It’s like reading poetry…very relaxing and thought provoking.

    I loved this post – G-Man and I just got 7 boxes of books (late 1800’s and early 1900’s) at a recent auction of a local Victorian home and it’s contents. We have had such fun going through all of them. Some of them are personal financial journals. You almost feel like you are transported back while you are trying to imagine faces, emotions, and circumstances of the person to whom the beautiful writing belongs.

    I, too, will be visiting the Fairfield House often.

    Have a blessed New Year.

  9. December 30, 2009 10:57 am

    Hi- I found your blog from Beach Brights comments and Ihad to check it out –
    I love old historic homes, and have checked out the website you found yours on many times.
    We stil are debating whether to build a new house on our property in Tenn or buy and old old house and redo –
    I have enjoyed your blog and will continue to check it.
    thanks for sharing your pictures.

  10. December 30, 2009 11:34 am


  11. December 30, 2009 6:16 pm

    This post is fantastic…and I especially love thinking of the work we do to our old homes as a “calling card we leave behind for those who are not yet at home.” So true!

  12. December 30, 2009 7:14 pm

    So good! We lived in a hundred year old home a few years back, and while remodeling, we found personal and business letters, photographs, jewlry and small toys etc. from the original family who built the house, all buried in the walls. It was like piecing together an interesting puzzle and we were adding to it. When we moved away, we left all the things we found with the house and even left a few of our own things in the walls during renovations for someone else to find in another hundred years. Somehow, it puts a new light on everyday things, just like you said.

  13. December 30, 2009 11:06 pm

    This post reminded me so much of when we were fighting to get our home off the market- It was the first place we had found and knew before we even set foot inside that we were home. Before we actually moved in I used to ache to be inside of the lonley home that no one cared about anymore. I am always curious to know who lived here, who still resides here, and what our spinning book case was used for! Thank you for your wonderful post, it makes everything so much sweeter.

  14. December 31, 2009 2:49 am

    Hello Deborah,
    Thank you for your kind comment on my painting. Your blog is beautiful. I have enjoyed reading it. Have a happy new year.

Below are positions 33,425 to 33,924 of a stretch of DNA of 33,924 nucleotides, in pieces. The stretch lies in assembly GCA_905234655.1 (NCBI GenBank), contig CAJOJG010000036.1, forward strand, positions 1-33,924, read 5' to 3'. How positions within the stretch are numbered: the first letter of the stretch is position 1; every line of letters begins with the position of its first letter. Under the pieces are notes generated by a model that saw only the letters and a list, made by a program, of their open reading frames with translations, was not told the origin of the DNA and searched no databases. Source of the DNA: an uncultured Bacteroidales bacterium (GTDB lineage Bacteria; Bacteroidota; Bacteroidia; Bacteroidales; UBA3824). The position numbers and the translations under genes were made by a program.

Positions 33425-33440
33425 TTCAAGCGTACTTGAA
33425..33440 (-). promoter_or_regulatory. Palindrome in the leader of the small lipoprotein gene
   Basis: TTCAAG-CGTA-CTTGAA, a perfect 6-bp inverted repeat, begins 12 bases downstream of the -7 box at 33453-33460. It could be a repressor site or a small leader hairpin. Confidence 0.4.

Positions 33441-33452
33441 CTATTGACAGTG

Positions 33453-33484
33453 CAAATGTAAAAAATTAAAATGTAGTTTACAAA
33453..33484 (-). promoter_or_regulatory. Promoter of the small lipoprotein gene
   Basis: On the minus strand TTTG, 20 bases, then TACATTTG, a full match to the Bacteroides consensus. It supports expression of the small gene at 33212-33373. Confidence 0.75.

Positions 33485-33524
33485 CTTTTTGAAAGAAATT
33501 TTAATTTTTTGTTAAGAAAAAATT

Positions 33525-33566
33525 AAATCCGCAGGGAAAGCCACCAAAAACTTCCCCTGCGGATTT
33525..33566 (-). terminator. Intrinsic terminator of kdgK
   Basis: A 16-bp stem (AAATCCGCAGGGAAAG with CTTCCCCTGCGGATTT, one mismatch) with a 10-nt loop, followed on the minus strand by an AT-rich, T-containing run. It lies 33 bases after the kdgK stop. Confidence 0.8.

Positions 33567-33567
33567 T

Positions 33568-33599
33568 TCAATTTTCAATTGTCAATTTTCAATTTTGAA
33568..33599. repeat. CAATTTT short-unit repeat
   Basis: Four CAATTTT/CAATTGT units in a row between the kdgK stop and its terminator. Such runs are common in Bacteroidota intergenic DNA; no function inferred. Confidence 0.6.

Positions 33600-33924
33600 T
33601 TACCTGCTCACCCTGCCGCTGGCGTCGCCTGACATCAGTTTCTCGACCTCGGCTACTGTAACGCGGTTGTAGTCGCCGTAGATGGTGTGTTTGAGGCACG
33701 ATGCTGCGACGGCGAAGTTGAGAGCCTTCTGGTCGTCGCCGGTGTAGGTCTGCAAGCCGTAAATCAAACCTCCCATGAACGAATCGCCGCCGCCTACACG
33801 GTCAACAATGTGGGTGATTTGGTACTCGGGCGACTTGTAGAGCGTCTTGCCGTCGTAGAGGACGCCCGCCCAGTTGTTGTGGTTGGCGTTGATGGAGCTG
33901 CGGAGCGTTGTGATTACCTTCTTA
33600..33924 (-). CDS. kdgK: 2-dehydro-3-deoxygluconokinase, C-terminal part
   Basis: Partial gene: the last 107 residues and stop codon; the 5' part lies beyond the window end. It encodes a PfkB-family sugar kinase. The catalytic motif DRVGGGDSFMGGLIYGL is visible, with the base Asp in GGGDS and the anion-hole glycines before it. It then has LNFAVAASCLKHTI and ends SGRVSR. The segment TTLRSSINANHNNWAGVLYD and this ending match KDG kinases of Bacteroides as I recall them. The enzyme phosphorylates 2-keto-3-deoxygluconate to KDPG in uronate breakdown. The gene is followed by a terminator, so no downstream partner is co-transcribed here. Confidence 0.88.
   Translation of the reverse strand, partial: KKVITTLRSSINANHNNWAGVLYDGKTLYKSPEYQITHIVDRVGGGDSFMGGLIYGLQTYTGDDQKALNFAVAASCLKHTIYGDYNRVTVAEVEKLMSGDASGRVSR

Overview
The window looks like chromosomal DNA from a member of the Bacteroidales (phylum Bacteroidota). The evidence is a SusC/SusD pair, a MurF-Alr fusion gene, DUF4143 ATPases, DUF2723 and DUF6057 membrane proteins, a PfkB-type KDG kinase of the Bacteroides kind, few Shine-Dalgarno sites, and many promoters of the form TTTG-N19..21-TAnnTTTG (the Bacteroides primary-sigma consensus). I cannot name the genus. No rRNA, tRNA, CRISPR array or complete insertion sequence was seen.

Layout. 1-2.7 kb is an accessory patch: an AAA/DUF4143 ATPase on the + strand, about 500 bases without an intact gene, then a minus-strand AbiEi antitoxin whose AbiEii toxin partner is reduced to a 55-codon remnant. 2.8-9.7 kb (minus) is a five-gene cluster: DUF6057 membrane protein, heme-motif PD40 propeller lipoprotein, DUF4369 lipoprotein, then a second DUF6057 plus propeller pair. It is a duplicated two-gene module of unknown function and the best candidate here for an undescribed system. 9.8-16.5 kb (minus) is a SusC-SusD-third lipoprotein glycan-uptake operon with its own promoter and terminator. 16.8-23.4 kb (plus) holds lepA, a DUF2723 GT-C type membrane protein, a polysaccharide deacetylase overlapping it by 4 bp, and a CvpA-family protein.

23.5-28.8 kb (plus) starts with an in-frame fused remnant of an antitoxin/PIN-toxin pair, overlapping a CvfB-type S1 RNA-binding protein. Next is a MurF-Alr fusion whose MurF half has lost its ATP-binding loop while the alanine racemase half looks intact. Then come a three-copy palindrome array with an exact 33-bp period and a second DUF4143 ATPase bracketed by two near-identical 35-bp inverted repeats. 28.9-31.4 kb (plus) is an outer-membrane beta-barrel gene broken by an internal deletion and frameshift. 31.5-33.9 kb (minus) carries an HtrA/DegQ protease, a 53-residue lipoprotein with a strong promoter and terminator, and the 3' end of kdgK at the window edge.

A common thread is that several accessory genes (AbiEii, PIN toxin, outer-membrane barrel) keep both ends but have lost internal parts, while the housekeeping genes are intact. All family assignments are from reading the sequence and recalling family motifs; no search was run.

15. December 31, 2009 11:05 am

    Beautiful post and blog! We built our tiny house from the ground up, so I felt your words as I read them. The history and workmanship in your home are priceless.

    I’ve added your blog to my blogroll, and am looking forward to reading/seeing more.
    Happy New Year!

  16. December 31, 2009 1:26 pm

    So glad to have you stop by and visit. I will enjoy getting a chance to look around your blog! Merry New Year Wishes!!! ~Mandy

  17. December 31, 2009 11:27 pm

    Oh, I just wrote out a comment and lost it! This was an absolutely beautiful post, Thomas! There are some thought provoking things to think about here…I especially appreciated that “past days were as just clear and sharp and as filled with colors and smells, passions and heartaches.” I think about this often and I believe that is why I love historical fiction and nonfiction so much – to see the past come alive again! You’ve reminded us to slow down and to not get overly caught up in the mundane. Thank you so much!

  18. January 1, 2010 3:34 pm

    I just popped by to say hi and it looks like I am going to be here for awhile…. your home is darling! I can’t wait to read more!

    Happy New Year!

  19. January 2, 2010 12:15 am

    beautifully said

  20. January 2, 2010 8:45 pm

    I love old homes and wish I lived in one! So instead we are working on giving our mid-century home old charm. Happy new year to you!

  21. January 2, 2010 10:33 pm

    What a wonderful treasure to have! I too could spend hours reading all the names on the register and wondering about the stories there. Thank you for stopping by my blog and allowing me to find yours – it definitely looks like one worth following!

  22. Jennifer permalink
    January 3, 2010 9:12 pm

    Yes! Wonderful post! I feel so much the same way, living in this house and experiencing all of it’s history. We are so much alike, us today and those of yesterday.
    We now own the guest book that was once for “Woodhaven”…the camp that Ms. Marietta and her husband owned over 4 decades ago. It’s fascinating-full of history-and I love the comments that people left. It’s like a little bit of time traveling when I open that book.
    Anyway, this post reminded me to make “today” count…and thanks for that!

  23. January 7, 2010 5:53 pm

    I found you guys through The Lettered Cottage. I was SO THRILLED just now to see I had a comment from you on my blog!!
    I’m tickled you found me too 🙂